Medical Research: What is the background for this study? What are the main findings?
Response: Patients awaiting breast cancer surgery may be understandably anxious. While pharmacologic intervention may reduce anxiety, higher doses of preoperative drugs can depress circulation and respiration, making alternative measures a particular interest. Music therapy is the clinical use of music interventions to accomplish individualized goals within a therapeutic relationship by a board-certified music therapist. While music in surgery has been researched under the label of “music therapy”, many of the studied investigations illicit recorded music provided by non-music therapy staff, making it truly “music medicine” practices instead. In this investigation, the effect of both live and recorded music therapy on anxiety, anesthesia requirements, recovery time and patient satisfaction were studied perioperatively. Breast cancer surgery patients were engaged in a brief music therapy session which consisted of one live or recorded preferred song choice, followed by discussion and processing of emotions. Compared to usual care, both live and recorded music therapy groups experienced significantly greater reductions in anxiety (p<.001) with point reductions of 27.5 (42.5%) and 26.7 (41.2%), respectively. During surgery, both music groups listened to music-therapist selected recorded, instrumental harp music, chosen for it’s evidence-based therapeutic value of smooth lines, consistent volumes and stable melodies. In measuring the amount of interoperative drug (propofol) needed to reach moderate sedation, the intraoperative music was not found to have an effect in this trial. Patient satisfaction was universally high in all three study groups. Those who received live music preoperatively were discharged an average of 12.5 minutes sooner than those who received recorded music preoperatively, although neither music group was dischanged significantly sooner than the control group. Subjective reactions to the music interventions relayed that music therapy in surgery was an enjoyable addition.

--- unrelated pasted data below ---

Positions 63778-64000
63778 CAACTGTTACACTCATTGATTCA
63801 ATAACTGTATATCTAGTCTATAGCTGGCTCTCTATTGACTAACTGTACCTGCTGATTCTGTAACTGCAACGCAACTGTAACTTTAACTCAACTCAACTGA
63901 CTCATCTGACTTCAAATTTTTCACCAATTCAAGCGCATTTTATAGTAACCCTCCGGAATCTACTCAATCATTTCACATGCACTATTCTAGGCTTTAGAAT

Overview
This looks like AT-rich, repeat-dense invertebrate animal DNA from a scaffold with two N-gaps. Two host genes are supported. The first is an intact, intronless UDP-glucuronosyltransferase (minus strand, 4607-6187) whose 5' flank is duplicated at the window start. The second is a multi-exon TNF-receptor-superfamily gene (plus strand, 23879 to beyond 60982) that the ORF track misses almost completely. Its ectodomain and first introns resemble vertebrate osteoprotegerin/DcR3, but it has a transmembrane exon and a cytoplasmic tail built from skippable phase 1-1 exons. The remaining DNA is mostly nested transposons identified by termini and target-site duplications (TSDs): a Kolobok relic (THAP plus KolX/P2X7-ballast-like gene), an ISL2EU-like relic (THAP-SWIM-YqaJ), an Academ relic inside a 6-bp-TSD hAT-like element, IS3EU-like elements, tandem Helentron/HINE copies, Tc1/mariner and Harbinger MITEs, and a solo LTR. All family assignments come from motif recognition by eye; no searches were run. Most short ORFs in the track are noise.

Medical Research: What should clinicians and patients take away from your report?
Response: There is a place for music therapy and board certified music therapists in the surgical arena. While the operating ward is a busy clinical setting, our investigation found that one song presented within a 5-minute music therapy session can significantly reduce surgical anxiety in a safe, cost-effective and enjoyable way. Music therapists can engage patients with live music therapy preoperatively as well as create and train staff on effective recorded music implementation, so that every surgical patient may benefit from the anxiolytic properties of music. Of the 220 patients invited to participate in our study, 94% agreed to the possibility of music during surgery. We can speculate then, that music therapy is not only an effective adjunct to standard surgical care, but a welcome addition as well.
Medical Research: What recommendations do you have for future research as a result of this study?
Response: Certainly more research on the effect of surgical music therapy is warranted, especially with live music interventions. Although personal contact can not be removed from traditional music therapy practices, future research may wish to employ an attention control group to assure that the effect is not due to the additional presence of a caring staff member. It is my hope that continued research will inspire surgical units to employ music therapists and allow surgical music therapy practices to commence nationwide.
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Jaclyn Bradley Palmer, MM, MT-BC (2015). Music Therapy Reduced Anxiety During Ambulatory Breast Cancer Surgery